This band ring in 14 ct rose gold is adorned by a large, bezel set and vitrified head. Its shoulders are richly ornamented with a floral décor, while high quality cork carvings are glued under the glass, indicating an assembly of the ring around 1820/30.
It is a precious piece with mysterious imagery! Different objects translated to cork have finely been placed under the glass, which all allude to the liberal arts education, the septem artes liberals, emblematically bringing them together. On top a targe embellished with the head of the Egytian goddess Isis, or Hathor respectively, in her snake crown is carefully placed in the center, shielding the other objects from direct sight. A globe peeps out, most likely alluding to the art of astronomy. Also, Mercury’s caduceus entwined by two snakes as well as Apollo’s lyre are featured in the background. A few other objects like a palette and a scroll are placed behind the targe. Laurel leaves further enhances the ensemble.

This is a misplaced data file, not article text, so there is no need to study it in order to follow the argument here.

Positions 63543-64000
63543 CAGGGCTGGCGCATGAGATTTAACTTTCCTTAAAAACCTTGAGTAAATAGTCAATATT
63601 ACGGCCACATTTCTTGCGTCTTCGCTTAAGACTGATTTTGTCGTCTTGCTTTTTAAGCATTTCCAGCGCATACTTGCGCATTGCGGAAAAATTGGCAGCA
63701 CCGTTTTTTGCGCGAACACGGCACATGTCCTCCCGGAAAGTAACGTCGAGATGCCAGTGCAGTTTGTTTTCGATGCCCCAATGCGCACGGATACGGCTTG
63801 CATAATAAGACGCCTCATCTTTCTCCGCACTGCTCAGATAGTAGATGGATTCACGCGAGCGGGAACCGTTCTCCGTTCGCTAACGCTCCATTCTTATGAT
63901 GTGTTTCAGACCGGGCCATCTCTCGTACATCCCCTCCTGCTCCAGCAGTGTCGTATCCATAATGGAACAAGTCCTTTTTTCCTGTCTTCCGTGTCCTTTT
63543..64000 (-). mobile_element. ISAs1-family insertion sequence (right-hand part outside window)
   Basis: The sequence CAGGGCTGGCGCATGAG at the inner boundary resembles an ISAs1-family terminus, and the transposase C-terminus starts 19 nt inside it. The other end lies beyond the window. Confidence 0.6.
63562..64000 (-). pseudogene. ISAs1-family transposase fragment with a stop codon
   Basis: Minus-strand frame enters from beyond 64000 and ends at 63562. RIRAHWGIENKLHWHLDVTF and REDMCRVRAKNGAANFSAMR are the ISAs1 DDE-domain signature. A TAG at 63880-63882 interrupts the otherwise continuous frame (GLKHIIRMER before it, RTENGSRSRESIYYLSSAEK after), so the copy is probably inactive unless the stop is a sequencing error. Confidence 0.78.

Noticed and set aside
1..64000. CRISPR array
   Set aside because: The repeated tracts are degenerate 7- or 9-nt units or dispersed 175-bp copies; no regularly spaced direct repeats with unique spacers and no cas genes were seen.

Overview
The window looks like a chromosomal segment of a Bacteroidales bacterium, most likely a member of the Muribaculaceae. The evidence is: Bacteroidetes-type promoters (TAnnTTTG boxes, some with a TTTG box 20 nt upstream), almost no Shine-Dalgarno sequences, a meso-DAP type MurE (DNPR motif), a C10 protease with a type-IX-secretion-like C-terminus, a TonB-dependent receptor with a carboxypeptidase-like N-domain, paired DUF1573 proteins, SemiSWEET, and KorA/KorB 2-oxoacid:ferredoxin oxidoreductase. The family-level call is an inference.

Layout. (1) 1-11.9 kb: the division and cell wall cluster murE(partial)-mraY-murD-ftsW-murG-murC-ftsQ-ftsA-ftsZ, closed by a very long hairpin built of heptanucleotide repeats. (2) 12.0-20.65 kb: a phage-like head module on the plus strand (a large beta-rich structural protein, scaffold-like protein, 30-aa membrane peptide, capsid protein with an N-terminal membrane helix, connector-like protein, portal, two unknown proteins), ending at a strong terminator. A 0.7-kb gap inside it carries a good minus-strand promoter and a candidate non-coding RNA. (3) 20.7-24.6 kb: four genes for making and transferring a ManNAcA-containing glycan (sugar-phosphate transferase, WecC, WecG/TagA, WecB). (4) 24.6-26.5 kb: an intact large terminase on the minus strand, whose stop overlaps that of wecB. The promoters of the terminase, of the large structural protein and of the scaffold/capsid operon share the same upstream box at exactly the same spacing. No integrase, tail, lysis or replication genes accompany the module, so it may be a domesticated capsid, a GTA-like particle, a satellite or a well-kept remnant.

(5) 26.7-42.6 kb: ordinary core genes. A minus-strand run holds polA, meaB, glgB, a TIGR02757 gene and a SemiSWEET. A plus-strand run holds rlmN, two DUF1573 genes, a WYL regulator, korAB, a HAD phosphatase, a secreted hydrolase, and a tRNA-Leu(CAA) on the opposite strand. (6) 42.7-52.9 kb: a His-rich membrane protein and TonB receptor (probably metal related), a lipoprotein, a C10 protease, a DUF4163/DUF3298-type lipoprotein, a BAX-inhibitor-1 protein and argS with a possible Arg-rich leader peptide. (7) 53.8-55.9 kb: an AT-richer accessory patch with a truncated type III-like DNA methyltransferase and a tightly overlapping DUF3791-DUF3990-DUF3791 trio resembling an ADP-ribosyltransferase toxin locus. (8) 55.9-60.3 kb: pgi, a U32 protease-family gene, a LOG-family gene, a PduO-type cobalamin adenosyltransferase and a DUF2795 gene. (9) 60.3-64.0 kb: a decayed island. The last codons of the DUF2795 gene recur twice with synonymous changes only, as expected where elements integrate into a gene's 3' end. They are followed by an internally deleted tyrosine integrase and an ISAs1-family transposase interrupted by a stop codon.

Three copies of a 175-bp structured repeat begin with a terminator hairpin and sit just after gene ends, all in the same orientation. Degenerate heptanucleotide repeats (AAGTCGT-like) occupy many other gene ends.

Most likely this ring is an individual fraternity ring. An allusion to the liberal arts education is therefore plausible, since it was a prominently chosen attribute for young men in the time of Restoration of European monarchy after the Congress of Vienna (1815-1830) traditionally representing virtue and vigilance.
A very rare piece with a likely connection to a secret society, a gilt or a rite, which might originate from France.
The ring has most likely been altered in the past and does not feature any markings.